New Decemberists album escapes “by-the-numbers” approach 

click to enlarge Colin Meloy and colleagues: “Everything is a little bit mysterious.” - HOLLY ANDRES
  • Holly Andres
  • Colin Meloy and colleagues: “Everything is a little bit mysterious.”
The irony of the opening track on The Decemberists album What a Terrible World, What a Beautiful World is not lost on the band’s frontman and main songwriter Colin Meloy. The song, entitled “The Singer Addresses His Audience,” finds its narrator telling fans that, as much as he realizes they don’t want his band to change, he still feels artists need to change.

Ironically, the 2015 album was not a musical departure for the Portland, Oregon-based band. Its songs basically maintained the kind of acoustic-laced blend of English folk and rock that had become the Decemberists’ signature over a career that to that point included seven albums and spanned 15 years.

“Yeah, that’s the funny thing about that record,” Meloy observes one album later. “I feel like it established this thesis, [but] it’s sort of just an imagined work and a different performer saying that. So it’s funny to me, in retrospect, that you have this pronouncement at the beginning of the record, and then what follows was fairly by-the-numbers, at least at that point, Decemberists songs — not to throw that record under the bus or say there’s anything wrong with by-the-numbers Decemberists songs.”

On the new Decemberists album I’ll Be Your Girl, which was released two months ago on Capitol Records, the band does exactly what “The Singer Addresses His Audience” promised by giving their sound a notable makeover and throwing a few new wrinkles into the mix.
“It’s not that I necessarily felt that a change had to happen,” Meloy says. “But I feel like we were kind of compelled to do something, if not for any other reason, to make the process more exciting and more interesting to us. We don’t really necessarily know the outcome as we’re working on it, where everything is a little bit mysterious and we’re liable to take big risks, which is what I feel we’ve done here.”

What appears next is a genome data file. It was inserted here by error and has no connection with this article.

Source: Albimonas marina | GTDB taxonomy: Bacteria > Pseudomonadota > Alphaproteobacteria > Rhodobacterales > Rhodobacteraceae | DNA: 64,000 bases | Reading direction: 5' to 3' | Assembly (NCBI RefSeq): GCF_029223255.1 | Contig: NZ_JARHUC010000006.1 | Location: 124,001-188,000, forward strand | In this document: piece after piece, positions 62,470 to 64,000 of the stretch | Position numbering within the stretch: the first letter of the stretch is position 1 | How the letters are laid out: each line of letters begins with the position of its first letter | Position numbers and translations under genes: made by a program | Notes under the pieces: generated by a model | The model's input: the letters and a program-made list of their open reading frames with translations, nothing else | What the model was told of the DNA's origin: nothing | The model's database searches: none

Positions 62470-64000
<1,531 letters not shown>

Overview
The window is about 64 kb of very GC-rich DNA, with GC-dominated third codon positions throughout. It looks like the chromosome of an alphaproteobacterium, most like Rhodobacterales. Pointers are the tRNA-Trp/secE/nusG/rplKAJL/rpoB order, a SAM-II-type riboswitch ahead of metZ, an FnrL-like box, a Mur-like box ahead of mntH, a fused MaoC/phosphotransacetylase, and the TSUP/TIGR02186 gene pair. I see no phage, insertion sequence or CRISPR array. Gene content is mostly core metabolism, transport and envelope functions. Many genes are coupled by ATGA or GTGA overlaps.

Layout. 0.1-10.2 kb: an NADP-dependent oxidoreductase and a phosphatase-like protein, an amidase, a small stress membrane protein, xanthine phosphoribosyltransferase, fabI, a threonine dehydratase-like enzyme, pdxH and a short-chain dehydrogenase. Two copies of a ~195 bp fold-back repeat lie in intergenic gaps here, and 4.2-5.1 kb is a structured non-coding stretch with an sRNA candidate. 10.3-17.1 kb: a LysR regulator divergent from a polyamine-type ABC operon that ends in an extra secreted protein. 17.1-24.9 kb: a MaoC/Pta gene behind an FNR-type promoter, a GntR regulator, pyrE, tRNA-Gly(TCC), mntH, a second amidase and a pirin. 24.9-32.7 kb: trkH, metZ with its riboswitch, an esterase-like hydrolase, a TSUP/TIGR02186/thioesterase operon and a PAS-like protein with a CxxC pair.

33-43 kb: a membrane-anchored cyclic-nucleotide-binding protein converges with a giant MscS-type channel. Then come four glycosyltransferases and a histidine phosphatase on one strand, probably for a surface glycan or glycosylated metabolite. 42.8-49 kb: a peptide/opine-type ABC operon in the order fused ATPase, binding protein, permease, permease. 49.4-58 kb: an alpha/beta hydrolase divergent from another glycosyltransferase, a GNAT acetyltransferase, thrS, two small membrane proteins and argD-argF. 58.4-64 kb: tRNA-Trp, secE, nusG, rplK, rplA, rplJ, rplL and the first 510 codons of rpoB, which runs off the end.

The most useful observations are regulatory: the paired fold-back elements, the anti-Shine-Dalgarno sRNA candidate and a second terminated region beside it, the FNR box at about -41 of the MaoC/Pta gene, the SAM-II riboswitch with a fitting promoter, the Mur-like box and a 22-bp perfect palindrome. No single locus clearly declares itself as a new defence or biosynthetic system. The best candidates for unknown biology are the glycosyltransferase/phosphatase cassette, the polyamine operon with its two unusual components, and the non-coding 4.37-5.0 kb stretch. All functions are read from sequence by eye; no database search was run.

The most notable shift comes with the inclusion of synthesizer as a prominent instrument on tracks like “Severed,” “Once in My Life” and “Cutting Stone.” It’s an instrument rarely featured this way on earlier albums, one that suggests echoes of Roxy Music and ’80s synth-pop.

This isn’t an influence one would have expected from the Decemberists, but Meloy says the music that inspires him isn’t always obvious in the band’s sound. “The Cure and New Order were as important to me as any other bands when I was in high school,” he explains. “I credit the Jesus & Mary Chain for making me a musician. Psychocandy (the Jesus & Mary Chain’s 1985 debut album) is the reason I play guitar and write music. You can’t really hear that in the music that we do, but to me it’s an undeniable thing.”

Other new songs that break stylistic ground include “We All Die Young,” which suggests ’70s glam rockers T. Rex. “Everything Is Awful” is a delightful pop tune accented with playful female backing vocals that flit and flutter around Meloy’s lead vocal, transforming what otherwise might have been a fairly straight-ahead arrangement into something far more fun and multi-faceted. Female backing vocals also enhance “Your Ghost,” a galloping rocker that takes an unexpected twist with its keyboard solo.

Despite all that, the album is still unmistakably recognizable for fans of the band. As Meloy puts it: “I don’t think we could ever remove the Decemberists from us.”


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